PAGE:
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MARTHA AND ETHEL

USA, 1994 (MIFF 1994, Documentaries)

Director: Jyll Johnstone

Martha And Ethel is a unique and indelible portrait of two lifelong nannies, strong-willed women who subjugated their own lives to raise someone else's family (as ninety year-old Ethel states, "You don't have to birth a child to love it"). What makes this extremely personal documentary particularly insightful is the fact that it has been made by two filmmakers who as children were raised by Martha Kneifel and Ethel Edwards.

The nannies, both refugees in a sense - one from pre-war Germany and the other, a black woman from the rural South - came to stay with their surrogate families for over thirty years. The story resonates with the interior journey of the children as much as the exterior odyssey of the nannies as many unanticipated issues come up about the family dynamic, about the genteel world of the upper class, about discipline, nurturing and responsibility, about the changing role of women and motherhood between the 1950s and today, and about the fascinating relationship among mothers, children and nannies. Relationships emerge as closer to friendships, in one case even outlasting a marriage. The children however, now adults, are still the emotional refugees of a childhood built on feelings of confusion, divided loyalties and questionable self-esteem.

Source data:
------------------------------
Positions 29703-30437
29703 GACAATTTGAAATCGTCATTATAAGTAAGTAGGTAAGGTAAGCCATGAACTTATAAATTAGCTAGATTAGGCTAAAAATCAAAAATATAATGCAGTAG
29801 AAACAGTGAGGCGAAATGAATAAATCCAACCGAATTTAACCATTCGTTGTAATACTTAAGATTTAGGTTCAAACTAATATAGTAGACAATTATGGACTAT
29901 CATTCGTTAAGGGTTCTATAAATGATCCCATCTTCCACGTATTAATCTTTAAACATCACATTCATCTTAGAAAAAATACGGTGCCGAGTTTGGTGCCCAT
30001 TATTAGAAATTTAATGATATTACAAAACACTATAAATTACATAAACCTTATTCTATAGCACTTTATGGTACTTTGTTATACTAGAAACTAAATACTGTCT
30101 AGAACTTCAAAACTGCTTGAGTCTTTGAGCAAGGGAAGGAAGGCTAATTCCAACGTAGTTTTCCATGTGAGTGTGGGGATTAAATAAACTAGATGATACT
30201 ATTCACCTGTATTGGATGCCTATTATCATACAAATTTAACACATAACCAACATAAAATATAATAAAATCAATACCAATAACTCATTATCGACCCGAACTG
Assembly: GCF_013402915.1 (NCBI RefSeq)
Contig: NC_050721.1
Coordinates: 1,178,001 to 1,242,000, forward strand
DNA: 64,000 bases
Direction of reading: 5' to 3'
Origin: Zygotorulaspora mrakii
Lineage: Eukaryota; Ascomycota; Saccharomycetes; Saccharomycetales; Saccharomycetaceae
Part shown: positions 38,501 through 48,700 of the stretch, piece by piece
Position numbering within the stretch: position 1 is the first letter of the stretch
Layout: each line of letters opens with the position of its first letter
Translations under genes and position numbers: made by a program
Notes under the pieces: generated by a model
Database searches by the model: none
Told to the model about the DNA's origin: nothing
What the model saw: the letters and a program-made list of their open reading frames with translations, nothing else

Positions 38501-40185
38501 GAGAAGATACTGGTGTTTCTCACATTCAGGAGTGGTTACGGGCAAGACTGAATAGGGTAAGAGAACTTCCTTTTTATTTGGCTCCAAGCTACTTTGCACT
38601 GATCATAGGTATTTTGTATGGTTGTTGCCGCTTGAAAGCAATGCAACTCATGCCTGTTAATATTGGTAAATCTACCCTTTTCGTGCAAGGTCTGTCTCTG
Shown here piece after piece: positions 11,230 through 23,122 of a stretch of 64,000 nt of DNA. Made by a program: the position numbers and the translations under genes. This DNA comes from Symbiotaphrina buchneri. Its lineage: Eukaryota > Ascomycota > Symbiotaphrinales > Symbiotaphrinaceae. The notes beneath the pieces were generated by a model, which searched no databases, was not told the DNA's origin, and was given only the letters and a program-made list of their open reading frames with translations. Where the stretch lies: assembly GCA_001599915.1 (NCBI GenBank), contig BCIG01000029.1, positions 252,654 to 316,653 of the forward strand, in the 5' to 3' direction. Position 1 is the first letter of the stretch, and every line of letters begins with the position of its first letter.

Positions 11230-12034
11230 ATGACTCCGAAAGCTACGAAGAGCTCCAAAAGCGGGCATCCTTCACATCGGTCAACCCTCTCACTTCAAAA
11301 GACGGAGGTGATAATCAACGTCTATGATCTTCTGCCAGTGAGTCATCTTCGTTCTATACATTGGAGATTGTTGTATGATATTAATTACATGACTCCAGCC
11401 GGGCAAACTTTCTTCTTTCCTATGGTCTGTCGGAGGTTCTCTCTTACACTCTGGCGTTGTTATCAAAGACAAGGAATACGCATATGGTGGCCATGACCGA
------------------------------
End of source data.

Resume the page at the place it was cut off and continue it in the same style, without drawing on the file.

Martha And Ethel provides a rare glimpse into a series of complex relationships, but underneath, it demonstrates why the women's movement was inevitable and is still evolving. A courageous self-examination, accumulation of emotions and memories, this bittersweet film asks us to think again who is raising our children?
- Lawrence Smilth, Sundance Film Festival

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